Have you engaged with any Lutheran theologians on the subject? I think they do scripture and tradition more justice, naturally ;0)
    Byw, I too am intrugued by where WTM may take this.

  3. WTM,

    I was afraid you would say that. Oh well. I didn’t blog any of my dissertation either.


    Other than the LCMS website, I haven’t really read much from the Lutheran side on this topic. I’m more interested in the Reformed side because, among other reasons, paedobaptism has to be squared with the Reformed doctrine of election (or, for many free-church evangelicals, with at least the perseverance of the saints).

    • Do you mean your Master’s thesis or did you do a PhD that I don’t know about?

      Have you looked at Heinrich Schmid’s “Doctrinal Theology of the Evangelical Lutheran Church”?

      • On the “Continent,” don’t they call their Master’s theses, dissertations; and their PhD’s theses?

        Just trying to mediate through the confusion ๐Ÿ˜‰ .

      • WTM,
        Schmid is indeed a great compendium of orthodox Lutheran dogmatics (something like Heppe in the Reformed world, no?). More recently there is Edmund Schlink, whose monograph Concordia (Lc-MS publishing house) still have in print, I think.

  4. Perhaps it is of relevance that my own fellowship, the Evangelical Covenant Church (ECC), decided that in the interest of the believer’s freedom of conscience, decided that both forms of baptism (believer and infant) would normally be recognized as valid. ECC Pastors may (and do!) hold to their own convictions on the issue, but they must agree to extend the same freedom of conscience to their parishioners as is extended to them. So you actually see a spectrum of opinion and practice on the issue within the denomination. Still enjoying your blog!

    • I’ve heard of that. The EFCA (Evangelical Free Church in America) does the same thing. Interestingly, they both (I believe) are free church movements from Scandinavian Lutheran countries.

  5. Thanks for the info about Ferguson. I thought he was Baptist. His magnum opus intrigues even more now. Also, thanks for the recommendation of Bavinck. I haven’t read anything from, but his name pops up every now and then.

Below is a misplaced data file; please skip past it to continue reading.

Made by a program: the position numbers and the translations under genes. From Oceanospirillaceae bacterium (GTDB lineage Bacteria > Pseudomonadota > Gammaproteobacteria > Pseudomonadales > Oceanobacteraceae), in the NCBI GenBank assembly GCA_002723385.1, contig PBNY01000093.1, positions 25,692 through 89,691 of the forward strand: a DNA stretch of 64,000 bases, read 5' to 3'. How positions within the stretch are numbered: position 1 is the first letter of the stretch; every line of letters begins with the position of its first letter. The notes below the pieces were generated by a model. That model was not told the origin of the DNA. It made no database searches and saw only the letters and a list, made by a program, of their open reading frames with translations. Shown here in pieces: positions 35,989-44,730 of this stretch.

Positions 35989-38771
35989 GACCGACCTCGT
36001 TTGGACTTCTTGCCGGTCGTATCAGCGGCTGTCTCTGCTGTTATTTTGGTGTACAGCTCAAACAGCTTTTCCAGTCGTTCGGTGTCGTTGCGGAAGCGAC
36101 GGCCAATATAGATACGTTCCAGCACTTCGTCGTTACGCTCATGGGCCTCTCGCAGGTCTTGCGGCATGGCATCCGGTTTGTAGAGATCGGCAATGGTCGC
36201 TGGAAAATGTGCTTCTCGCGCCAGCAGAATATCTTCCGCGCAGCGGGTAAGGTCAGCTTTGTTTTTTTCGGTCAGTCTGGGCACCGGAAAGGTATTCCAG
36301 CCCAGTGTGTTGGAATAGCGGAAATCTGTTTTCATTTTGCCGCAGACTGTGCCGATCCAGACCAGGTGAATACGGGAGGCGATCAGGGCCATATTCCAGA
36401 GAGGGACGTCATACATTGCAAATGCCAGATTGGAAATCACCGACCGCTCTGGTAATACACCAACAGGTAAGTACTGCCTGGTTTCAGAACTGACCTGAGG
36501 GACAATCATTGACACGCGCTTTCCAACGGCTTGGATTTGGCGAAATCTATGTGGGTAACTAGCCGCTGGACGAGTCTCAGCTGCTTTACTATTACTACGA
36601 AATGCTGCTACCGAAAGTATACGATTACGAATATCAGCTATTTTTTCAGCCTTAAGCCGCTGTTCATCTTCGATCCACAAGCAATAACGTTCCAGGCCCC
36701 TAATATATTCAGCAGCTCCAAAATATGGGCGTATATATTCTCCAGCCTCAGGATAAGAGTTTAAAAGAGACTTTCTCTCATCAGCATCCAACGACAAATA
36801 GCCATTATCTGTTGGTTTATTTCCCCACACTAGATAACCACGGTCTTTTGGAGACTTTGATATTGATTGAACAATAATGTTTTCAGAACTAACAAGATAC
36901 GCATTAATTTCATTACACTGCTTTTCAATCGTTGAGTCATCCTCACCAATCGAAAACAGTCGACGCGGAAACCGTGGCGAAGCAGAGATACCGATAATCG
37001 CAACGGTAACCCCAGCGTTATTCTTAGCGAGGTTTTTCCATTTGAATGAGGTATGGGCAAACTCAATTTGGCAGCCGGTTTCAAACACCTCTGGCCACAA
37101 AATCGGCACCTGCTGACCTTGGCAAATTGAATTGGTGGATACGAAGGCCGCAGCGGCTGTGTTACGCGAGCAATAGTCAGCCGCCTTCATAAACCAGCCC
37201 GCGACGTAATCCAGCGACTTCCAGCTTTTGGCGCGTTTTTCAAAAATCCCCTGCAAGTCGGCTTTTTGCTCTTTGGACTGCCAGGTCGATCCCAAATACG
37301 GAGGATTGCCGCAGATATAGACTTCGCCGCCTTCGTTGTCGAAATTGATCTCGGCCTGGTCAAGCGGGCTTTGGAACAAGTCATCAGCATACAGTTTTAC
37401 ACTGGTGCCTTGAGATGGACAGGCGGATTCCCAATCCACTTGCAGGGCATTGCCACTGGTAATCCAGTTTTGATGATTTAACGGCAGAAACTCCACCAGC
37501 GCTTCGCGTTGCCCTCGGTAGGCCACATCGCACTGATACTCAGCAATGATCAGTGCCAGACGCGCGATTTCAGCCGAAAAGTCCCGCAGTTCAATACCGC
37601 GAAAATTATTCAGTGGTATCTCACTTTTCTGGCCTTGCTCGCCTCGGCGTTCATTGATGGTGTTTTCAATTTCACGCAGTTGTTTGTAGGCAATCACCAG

6. In Scotland, we called our Master’s paper a “dissertation.” I think I heard both “thesis” and “dissertation” used in regard to Phd’s.

    By the way, I corrected a previous comment where I said “ELCA” instead of “EFCA.” The former is the mainline (liberal) Lutheran denomination; the latter is a (conservative) free church denomination which accepts both paedo- and credo- baptism, but credo is the norm.

    • Just to be nit-picky, I’m fairly certain that the EFCA does not allow for paedo. The Evangelical Covenant Church does, however, accept both.

      I wish I knew more about Newman.

      • I read some online exchanges a couple years ago by EFCA pastors, during the debates surrounding the revision of their Statement of Faith (which happened last year, but with very minor changes). Anyway, I read (more than once) that an EFCA distinctive is that they (1) do not require baptism for membership and (2) accept both paedo and credo forms of baptism, though the vast majority of churches practice the latter. This is why their Statement of Faith (contrary to the SBC’s Baptist Faith and Message, for example) does not specify the subject of baptism (e.g., “believer”), nor the mode. The official EFCA website doesn’t have any information confirming this; it just has their Statement of Faith. But, a Google search will yield some message boards where people claim that the EFCA accepts both forms of baptism.

      • Newman’s University Sermons (a.k.a. Oxford University Sermons or Fifteen Sermons) are a very good introduction to his thought and style.

  7. Kevin,

    The author who first convinced me of the truth of infant baptism was Herman Hoeksema. I forget whether it was his argument in the ‘Triple Knowledge’ or in the ‘Reformed Dogmatics’ first convinced me.I would recommend reading them both; also, his book ‘Believers and Their Seed’.
    I should add that today I find Jesus himself teaching it in Matthew and Luke. I will let you study the issue for awhile before I show you where. You might even find it for yourself first if you look for it. The usual interpretation of the passage turns it into a promotion of works righteousness.
    I agree with Herman Hoeksema that the denial of infant baptism is grounded in semi-pelagianism.
    Note that John the Baptist was filled with the Holy Spirit from his mother’s womb and the Psalmist in Psalm 22 was made to trust in the Lord as he hung on his mother’s breasts. Faith is a gift of God and is not within the natural power of anyone at any age.

    Bill Zuck